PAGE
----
The script migrates both your regular user and root's password, however, for some reason I found it to be not working perfectly with all distributions in case of root.

In any case, to fix this, you can switch the default user to root on WSL and then reset the root password with with:

> lxrun /setdefaultuser root
> bash
$ passwd

Logging in with su -l as root should work now. If passwd is not available, you can install it with the package manager of the distribution. Same goes with sudo, just make sure to edit the sudoers with visudo to empower your regular account.

  • sudo fails with no tty present and no askpass program specified

This happens if your WSL is from the AU update. Subsequent Insider builds do not have this issue. A workaround for this issue is to run it with sudo -S, which instructs sudo to read the password from stdin.

You can add an alias for this workaround to your .bash_profile:

alias sudo="sudo -S"
  • pacman fails with could not change the root directory (Function not implemented)

This happens because WSL did not support chroot() before build 14936, and you are running one of them. A workaround for this issue, albeit not a clean solution, is to mock the chroot() function.

To compile a library with a no-op chroot(), run:

echo 'int chroot(const char *path){return 0;}' > chroot.c
gcc chroot.c -shared -fPIC -o

You can then inject this via LD_PRELOAD, during each command execution: pacman ...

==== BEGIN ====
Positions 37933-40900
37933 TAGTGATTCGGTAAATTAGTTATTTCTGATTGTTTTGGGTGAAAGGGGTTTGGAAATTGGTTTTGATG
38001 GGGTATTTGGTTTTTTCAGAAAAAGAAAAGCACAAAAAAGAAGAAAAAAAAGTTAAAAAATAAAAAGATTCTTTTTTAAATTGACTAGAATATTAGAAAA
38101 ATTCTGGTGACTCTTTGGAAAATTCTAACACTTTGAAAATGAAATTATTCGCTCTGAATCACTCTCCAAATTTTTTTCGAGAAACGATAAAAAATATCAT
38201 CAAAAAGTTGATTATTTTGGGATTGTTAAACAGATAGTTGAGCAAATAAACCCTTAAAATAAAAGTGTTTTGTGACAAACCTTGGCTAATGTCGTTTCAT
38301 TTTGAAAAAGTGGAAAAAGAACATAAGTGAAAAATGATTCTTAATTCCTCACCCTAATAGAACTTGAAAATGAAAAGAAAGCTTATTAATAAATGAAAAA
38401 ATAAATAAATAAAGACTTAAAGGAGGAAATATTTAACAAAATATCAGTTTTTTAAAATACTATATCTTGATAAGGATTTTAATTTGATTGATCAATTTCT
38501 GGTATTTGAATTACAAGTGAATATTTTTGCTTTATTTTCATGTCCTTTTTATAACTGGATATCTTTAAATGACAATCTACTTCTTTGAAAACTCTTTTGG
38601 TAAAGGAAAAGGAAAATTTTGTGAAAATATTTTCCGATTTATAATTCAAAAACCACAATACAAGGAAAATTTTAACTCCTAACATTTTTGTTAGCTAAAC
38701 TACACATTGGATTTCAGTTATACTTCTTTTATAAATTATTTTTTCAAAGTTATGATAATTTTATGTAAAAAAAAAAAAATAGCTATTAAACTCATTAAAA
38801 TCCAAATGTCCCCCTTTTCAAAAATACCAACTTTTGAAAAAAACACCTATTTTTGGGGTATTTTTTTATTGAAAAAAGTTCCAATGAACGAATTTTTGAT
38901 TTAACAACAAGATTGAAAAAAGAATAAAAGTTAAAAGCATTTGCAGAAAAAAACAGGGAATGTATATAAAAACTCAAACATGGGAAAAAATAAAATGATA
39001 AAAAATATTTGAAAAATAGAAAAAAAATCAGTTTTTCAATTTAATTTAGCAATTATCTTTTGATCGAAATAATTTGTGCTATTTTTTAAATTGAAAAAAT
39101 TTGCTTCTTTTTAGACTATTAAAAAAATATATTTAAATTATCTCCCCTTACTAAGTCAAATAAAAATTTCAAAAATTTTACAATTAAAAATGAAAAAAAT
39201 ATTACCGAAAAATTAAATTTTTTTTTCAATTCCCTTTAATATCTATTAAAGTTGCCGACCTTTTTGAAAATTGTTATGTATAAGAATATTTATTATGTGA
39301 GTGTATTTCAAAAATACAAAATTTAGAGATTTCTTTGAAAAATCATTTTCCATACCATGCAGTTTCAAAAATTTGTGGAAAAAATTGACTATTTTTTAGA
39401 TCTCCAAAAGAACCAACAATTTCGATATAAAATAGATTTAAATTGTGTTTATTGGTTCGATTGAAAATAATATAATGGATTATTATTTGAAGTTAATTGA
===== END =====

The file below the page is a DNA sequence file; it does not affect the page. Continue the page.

If you installed Arch Linux with the provided global hook script and your WSL was detected not to have chroot support, a library was already written to /lib64/ and added to /etc/, so you will not need to compile it manually or specify it everytime with LD_PRELOAD.

You can view its source and compilation instructions in the gist.

  • returns "Failed to find a suitable rootfs specification in Dockerfile."

The Dockerfile has no ADD archive.tar / directive. All suitable Linux distributions are packaged similarly and added into root with this directive. Its absence may mean you are trying to download an application based on an OS instead, or the Dockerfile for the operating system is a bit more complex than just "add these files".

FROM directives are not currently processed. Try downloading the image with

  • returns an error after "Beginning extraction..."

Earlier versions of the script invoked WSL for the extraction part, and this proved quite problematic in scenarios where some depedencies were missing in the distribution, it was behaving in a non-standard way, or the current WSL was broken to begin with.

Current versions of the script extract the archives from Windows and write the necessary NTFS extended attributes for WSL at the same time. This is less errorprone, and does not require a working rootfs to be present.

In case you get errors with the newer versions, open %LocalAppData%\lxss from Windows Explorer and try checking if you have permission to write into the /root or /home/username directories. Also check if there are any leftover rootfs-temp directories in them, if so, make sure to delete them.





Scripts to replace the distribution behind Windows Subsystem for Linux with any other Linux distribution published on Docker Hub.